- Steer away from the over militarisation of borders
- Improve good governance, specifically good migration governance
- Recognise the importance and challenges of south-south migration flows and intra-African migration
- Further research to be conducted on the existing situation, which should include the nexus between migration and development, as well as the psycho-social / socio-economic perspectives
- European Union member states should expedite the asylum seeking process for Europe.
In closing Rene emphasised that the tightening up of border controls may not deter the entrance of people, however it could result in people taking more dangerous routes to gain access to a country. It should not be forgotten that behind each number and statistic referred to in a report is a human being. This human element should form the focus of all research and action around migration.
The focus of Jacob Matakanye’s presentation was that of the suffering of human beings during migration. Jacob emphasised that in order to have better laws and regulations on migration there needs to be a focus on the human cost of migration.
In opening his presentation Jacob provided a background to the establishment of the Messina Legal Advice Office. He also gave an overview of the South African legal framework for migration management.
Messina became prominent as an entry site into South Africa during the 2007 influx of people from Zimbabwe. The porous borders in that area provides easy access into of South Africa. The need for an advice office in Messina became apparent as there was a high number of human rights abuses taking place towards the Zimbabwean migrants. In addition, the nearest refugee reception office of the Department of Home Affairs, where incoming refugees and asylum seeker need to report to on entry into the country, is based in Pretoria which is approximately five hours away. The MLAO has developed a good working relationship with the South African government as they have seen that the need for having an advice office based at the point of entry is beneficial. The MLAO also regularly monitors the detention centres and shelters in Messina in order to gain statistics on a variety of issues ranging from human rights abuses to country of origin, which can be used in improving the implementation of South Africa’s laws and its approach to migrants, refugees and asylum seekers.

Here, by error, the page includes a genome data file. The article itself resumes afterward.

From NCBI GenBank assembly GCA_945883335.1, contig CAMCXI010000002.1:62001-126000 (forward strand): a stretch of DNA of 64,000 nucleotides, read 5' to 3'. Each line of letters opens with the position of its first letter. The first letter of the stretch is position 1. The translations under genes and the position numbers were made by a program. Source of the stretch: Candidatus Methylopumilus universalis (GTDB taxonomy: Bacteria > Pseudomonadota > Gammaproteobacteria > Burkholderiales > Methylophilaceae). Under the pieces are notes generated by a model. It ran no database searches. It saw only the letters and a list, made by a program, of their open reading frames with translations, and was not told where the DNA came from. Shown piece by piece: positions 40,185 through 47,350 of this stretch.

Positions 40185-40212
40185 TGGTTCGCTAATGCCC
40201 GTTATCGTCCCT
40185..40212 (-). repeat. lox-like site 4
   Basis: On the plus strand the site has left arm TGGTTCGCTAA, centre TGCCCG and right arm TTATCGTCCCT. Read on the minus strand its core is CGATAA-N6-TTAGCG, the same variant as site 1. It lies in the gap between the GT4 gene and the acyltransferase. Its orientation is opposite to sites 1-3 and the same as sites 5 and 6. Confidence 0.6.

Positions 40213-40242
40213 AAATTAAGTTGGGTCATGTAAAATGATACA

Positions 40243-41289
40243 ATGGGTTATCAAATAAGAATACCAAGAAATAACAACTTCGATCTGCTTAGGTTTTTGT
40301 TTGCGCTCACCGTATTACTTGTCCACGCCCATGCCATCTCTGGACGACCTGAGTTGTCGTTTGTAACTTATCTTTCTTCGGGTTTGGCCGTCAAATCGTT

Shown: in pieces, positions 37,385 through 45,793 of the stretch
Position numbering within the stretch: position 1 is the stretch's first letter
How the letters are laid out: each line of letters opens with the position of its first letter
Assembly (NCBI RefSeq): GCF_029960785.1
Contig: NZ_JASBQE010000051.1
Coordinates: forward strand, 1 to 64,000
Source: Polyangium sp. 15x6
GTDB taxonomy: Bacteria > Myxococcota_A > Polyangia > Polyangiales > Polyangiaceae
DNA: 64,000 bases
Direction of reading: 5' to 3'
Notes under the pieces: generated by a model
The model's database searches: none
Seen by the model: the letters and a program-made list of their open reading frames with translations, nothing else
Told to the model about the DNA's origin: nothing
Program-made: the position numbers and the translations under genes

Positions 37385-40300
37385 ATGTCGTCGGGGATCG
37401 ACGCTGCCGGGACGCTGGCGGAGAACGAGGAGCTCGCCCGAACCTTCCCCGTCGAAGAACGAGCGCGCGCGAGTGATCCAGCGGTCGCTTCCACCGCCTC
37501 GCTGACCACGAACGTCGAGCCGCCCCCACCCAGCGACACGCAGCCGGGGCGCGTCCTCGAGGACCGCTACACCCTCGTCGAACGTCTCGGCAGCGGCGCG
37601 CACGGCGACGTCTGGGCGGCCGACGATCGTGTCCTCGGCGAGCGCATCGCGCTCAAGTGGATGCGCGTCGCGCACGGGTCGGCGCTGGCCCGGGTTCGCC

While making the journey to a place of safety or better life, migrants are vulnerable to a variety of external factors such as the weather, environmental elements, health risks and law enforcement agencies. A problem that needs to be addressed is the ‘no man’s land’ which is the area between the two borders of Zimbabwe and South Africa. The Limpopo River forms a natural boundary between the two countries, however this area falls outside of both countries jurisdiction. Jacob mentioned that there are many atrocities that are taking place in this area towards migrants, such as rape, physical abuse and even murder. This is of concern to MLAO and how South Africa can deal with the issues and what the solutions are has been raised in a number of fora.
Jacob further explained that when migrants finally make it into South Africa, after often arduous journeys, there is the issue of labour exploitation. This practice is rife in the areas around the border crossing, due to the desperate situation that migrants find themselves in. This has ripple effects in the South African community with regards to employment issues, and the ‘enforcement’ of minimum wages. Apart from employers paying below minimum wage in the agricultural sector and to domestic workers, there have been cases of collusion between employers and law enforcement agencies with regards to unlawful arrests and detention of undocumented migrants, as well as destroying legal permit documents.
Jacob also emphasised the importance of focusing on the human aspect of migration research and remembering that there is a person represented by each number that we read in statistics.